The tragic part about revisionist history is that it tends to either gloss over or erase the fine details. It seems to be a particular problem in music. In the attempt to neatly sum up or quantify a particular scene or time period neatly, it’s easy to ignore that most things rarely fit into a nice little package. So when you mention something like the early-90s Sub Pop scene, a very specific image is formed. The main one is that every band was from Seattle. The second one is that every band on the label trafficked in grunge or, at the very least, was big on loud, fast guitars. The truth is far less straightforward, and one of the biggest exceptions to that rule was New York–based trio Codeine.
Codeine’s first album, Frigid Stars, was inadvertently affiliated with Sub Pop mainly due to their German label, Glitterhouse, being the unofficial distribution arm for Sub Pop. After the head of Glitterhouse passed along a tape to Sup Pop’s Jonathan Poneman, they became the first band not from Washington on the label. But more importantly Codeine sounded like nothing else on the label or like very few things that were going on at the time. While their contemporaries were more concerned with cranking up the speed, making the guitars scream and letting the rage explode like a watermelon under a hammer, Codeine had a much different approach. Their rage was subdued, the guitars loud but perhaps not aggressive. But the most important difference was the tempos. They were deliberate, methodical and relatively slow, which got the band pegged as the forefathers of the slowcore movement. After five years, two records and an EP, the band called it a day. Now that snapshot in time has been reissued by the Numero Group under the banner, When I See the Sun.
When I See the Sun offers legitimate surprises. The main one being that Chicago-based reissue label Numero Group has decided to take on the task. For fans of Numero as a soul, funk and R&B label that mainly deals in music from the ’70s and earlier, this comes as a huge eyebrow raise. And one wonders why Sub Pop isn’t handling the project. Regardless, it’s an interesting exercise to see how the Numero aesthetic applies to ’90s indie rock. The short answer is extremely well. The package is as lovingly and as thoroughly researched and curated as any of the Numero releases. While of course there’s less digging and more things are readily available, the brains behind When I See the Sun made sure it got the same treatment. So there is a plethora of bonus material—extensive liner notes, demos, live takes and B-sides—that seem to nearly double Codeine’s modest output. It’s particularly significant on Barely Real, where the EP’s length goes from six tracks to 15. The bonus material shows a fuller picture of Codeine that may surprise even longtime fans. Within the greater context the idea of Codeine as slowcore almost seems to miss the point. Taking in the catalog as a whole, the band appears more deliberate than just slow, and that slower tempo seemed to build a tension that was almost unbearable in it’s apparent lack of release. But it was no less tight or powerful than their louder labelmates. Nor did it ever stray into sleepytime mode. Even on the final record, The White Birch, which honestly does move at a glacial pace, it almost seems more an emotional statement than an aesthetic one.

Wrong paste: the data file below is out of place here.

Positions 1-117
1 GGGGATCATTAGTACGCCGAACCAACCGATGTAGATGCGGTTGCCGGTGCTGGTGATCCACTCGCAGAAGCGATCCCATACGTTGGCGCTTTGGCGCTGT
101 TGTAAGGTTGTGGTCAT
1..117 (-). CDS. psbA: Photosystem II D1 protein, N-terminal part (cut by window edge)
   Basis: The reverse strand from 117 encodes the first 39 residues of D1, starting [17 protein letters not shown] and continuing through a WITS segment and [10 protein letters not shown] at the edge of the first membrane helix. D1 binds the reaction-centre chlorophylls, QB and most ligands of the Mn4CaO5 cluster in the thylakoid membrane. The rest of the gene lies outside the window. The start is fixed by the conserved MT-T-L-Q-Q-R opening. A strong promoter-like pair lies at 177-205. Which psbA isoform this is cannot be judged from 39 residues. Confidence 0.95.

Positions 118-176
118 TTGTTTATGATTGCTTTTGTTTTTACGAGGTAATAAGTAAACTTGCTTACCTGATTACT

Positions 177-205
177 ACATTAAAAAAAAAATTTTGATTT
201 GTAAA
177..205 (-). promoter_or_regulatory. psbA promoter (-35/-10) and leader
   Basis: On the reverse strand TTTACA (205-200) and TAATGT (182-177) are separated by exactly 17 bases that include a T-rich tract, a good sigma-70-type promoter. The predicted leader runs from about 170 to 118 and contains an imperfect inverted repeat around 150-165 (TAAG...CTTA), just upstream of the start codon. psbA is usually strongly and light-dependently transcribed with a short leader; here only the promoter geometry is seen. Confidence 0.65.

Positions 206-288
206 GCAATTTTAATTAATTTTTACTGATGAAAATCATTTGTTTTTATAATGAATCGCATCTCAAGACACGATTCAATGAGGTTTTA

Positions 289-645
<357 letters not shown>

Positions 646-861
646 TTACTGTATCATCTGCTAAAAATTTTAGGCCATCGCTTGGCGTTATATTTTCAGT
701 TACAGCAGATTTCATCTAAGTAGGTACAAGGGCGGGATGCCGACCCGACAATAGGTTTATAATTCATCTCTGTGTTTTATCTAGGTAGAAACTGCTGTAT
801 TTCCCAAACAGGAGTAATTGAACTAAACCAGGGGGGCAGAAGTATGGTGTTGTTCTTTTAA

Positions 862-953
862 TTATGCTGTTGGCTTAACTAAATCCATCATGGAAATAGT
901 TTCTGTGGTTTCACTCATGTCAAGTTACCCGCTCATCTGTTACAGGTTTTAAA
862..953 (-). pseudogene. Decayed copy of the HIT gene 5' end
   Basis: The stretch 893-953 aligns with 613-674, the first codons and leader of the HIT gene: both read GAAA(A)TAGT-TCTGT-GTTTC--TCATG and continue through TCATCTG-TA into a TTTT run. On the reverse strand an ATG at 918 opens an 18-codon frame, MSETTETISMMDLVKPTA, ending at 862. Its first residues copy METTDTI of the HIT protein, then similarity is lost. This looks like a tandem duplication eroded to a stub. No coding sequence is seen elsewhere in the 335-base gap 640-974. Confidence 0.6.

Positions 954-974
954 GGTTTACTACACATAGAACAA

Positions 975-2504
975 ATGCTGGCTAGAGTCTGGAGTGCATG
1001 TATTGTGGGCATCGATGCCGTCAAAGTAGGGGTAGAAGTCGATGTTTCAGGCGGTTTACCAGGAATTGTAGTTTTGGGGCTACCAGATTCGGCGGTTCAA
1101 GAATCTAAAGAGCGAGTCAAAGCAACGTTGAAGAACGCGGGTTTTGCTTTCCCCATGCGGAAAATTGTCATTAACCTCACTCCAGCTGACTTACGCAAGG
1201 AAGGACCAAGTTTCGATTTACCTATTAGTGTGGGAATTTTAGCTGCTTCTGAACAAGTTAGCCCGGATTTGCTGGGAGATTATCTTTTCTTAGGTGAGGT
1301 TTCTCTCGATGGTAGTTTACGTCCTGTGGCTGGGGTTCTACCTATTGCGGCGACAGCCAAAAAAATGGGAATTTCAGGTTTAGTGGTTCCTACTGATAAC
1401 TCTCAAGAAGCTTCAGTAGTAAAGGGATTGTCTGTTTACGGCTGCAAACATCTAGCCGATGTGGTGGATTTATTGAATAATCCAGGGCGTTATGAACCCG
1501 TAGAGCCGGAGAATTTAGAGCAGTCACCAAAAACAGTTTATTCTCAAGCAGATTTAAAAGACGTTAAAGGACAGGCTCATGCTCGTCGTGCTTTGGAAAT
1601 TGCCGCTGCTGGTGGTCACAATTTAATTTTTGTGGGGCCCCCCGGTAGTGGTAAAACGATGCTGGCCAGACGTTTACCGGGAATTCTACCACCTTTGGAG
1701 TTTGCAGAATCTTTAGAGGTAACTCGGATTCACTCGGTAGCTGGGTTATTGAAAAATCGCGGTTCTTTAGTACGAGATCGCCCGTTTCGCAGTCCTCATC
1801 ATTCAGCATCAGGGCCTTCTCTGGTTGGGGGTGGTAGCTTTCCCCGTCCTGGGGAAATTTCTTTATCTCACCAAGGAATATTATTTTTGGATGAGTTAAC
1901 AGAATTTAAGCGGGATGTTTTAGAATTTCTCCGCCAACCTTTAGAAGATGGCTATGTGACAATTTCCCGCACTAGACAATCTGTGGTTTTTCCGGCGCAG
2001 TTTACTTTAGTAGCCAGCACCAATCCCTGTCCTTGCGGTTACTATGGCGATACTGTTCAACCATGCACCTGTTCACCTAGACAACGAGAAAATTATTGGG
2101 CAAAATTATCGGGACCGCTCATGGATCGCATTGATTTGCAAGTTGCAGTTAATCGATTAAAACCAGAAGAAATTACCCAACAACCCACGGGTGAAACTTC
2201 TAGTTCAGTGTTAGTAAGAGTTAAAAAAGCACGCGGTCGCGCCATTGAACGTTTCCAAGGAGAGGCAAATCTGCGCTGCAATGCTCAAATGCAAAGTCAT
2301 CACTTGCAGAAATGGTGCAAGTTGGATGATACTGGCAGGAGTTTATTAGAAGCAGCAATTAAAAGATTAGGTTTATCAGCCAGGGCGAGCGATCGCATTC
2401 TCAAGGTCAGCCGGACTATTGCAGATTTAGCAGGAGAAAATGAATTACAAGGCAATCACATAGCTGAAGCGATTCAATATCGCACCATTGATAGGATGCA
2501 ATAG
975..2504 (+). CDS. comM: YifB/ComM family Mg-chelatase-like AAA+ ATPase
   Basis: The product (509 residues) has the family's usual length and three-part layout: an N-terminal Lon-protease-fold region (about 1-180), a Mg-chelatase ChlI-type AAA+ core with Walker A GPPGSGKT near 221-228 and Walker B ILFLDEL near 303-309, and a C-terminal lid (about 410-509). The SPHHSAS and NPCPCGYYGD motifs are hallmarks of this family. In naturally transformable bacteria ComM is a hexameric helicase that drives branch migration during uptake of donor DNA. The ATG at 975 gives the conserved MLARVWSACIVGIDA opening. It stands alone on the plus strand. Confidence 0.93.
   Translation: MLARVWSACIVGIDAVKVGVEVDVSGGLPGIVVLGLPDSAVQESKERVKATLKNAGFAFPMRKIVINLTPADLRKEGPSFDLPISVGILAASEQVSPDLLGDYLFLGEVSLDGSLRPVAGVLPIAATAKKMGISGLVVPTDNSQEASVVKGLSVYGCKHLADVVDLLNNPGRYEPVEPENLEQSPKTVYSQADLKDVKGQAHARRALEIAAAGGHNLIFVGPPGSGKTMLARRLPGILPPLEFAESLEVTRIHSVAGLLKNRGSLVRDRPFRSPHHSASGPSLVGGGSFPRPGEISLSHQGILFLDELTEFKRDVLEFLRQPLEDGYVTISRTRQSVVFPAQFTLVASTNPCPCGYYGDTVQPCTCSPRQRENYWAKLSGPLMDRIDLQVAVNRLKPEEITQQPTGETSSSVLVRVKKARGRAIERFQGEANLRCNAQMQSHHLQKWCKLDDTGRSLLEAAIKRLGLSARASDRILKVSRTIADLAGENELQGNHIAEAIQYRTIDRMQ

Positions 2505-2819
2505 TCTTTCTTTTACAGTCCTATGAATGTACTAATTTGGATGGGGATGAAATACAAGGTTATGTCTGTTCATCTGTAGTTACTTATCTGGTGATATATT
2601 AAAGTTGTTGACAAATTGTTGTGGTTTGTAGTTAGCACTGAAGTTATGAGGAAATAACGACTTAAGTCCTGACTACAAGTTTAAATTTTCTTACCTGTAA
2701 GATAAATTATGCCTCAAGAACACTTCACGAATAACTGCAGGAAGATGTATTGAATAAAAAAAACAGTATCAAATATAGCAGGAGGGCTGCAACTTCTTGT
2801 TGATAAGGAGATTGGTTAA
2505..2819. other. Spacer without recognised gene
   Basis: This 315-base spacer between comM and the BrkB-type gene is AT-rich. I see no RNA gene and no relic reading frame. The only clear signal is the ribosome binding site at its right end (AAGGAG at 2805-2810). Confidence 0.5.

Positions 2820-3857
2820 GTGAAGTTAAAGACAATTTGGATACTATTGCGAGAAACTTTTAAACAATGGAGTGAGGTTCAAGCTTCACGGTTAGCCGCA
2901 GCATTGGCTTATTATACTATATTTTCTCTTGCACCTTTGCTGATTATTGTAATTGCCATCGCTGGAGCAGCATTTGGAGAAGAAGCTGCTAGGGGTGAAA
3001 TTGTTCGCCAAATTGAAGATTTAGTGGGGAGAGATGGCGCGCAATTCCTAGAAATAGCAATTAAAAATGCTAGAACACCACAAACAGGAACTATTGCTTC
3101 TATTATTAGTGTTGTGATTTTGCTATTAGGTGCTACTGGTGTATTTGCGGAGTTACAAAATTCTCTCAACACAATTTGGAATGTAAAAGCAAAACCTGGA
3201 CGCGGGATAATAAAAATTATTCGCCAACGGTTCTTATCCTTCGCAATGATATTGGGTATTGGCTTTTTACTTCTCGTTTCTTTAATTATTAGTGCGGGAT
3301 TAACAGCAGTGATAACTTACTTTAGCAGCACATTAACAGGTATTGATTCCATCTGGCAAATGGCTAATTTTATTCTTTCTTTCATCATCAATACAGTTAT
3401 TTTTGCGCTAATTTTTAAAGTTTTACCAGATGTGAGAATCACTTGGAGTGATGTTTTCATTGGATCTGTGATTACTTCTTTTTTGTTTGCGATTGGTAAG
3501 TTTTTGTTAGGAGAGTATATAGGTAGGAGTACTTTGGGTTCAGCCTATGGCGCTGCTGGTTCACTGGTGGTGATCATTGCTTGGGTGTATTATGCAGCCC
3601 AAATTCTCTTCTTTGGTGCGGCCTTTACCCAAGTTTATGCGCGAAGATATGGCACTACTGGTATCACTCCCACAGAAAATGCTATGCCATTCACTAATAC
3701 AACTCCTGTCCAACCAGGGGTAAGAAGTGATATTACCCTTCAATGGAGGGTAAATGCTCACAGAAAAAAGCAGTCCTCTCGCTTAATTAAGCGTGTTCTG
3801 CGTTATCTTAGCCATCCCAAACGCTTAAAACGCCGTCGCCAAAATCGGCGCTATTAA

The other important piece of the puzzle that the bonus tracks bring into play is that Codeine could and did on occasion play fast and loud. Rather than seeming like an ill-fitting suit, it’s a revelation. Had they gone that route, they may be more often cited. But most importantly, in their chosen style, the demos and live tracks show that there are very clear choices about how to deliver the power without the speed. As a result, they hit on a formula than their decedents still can’t quite match. They were able to give epic without epic song lengths; with the exception of “Sea” from The White Birch, the band kept things pretty concise. Looking at Codeine’s catalog from a distance, one wonders what could have happened had they stayed around a little longer, gotten just a little more popular. It may have reshaped Sub Pop or at least the perception of the early ’90s. But no one will ever truly know. Either way, When I See the Sun at least restarts the conversation and helps set the record straight.
Dorian S. Ham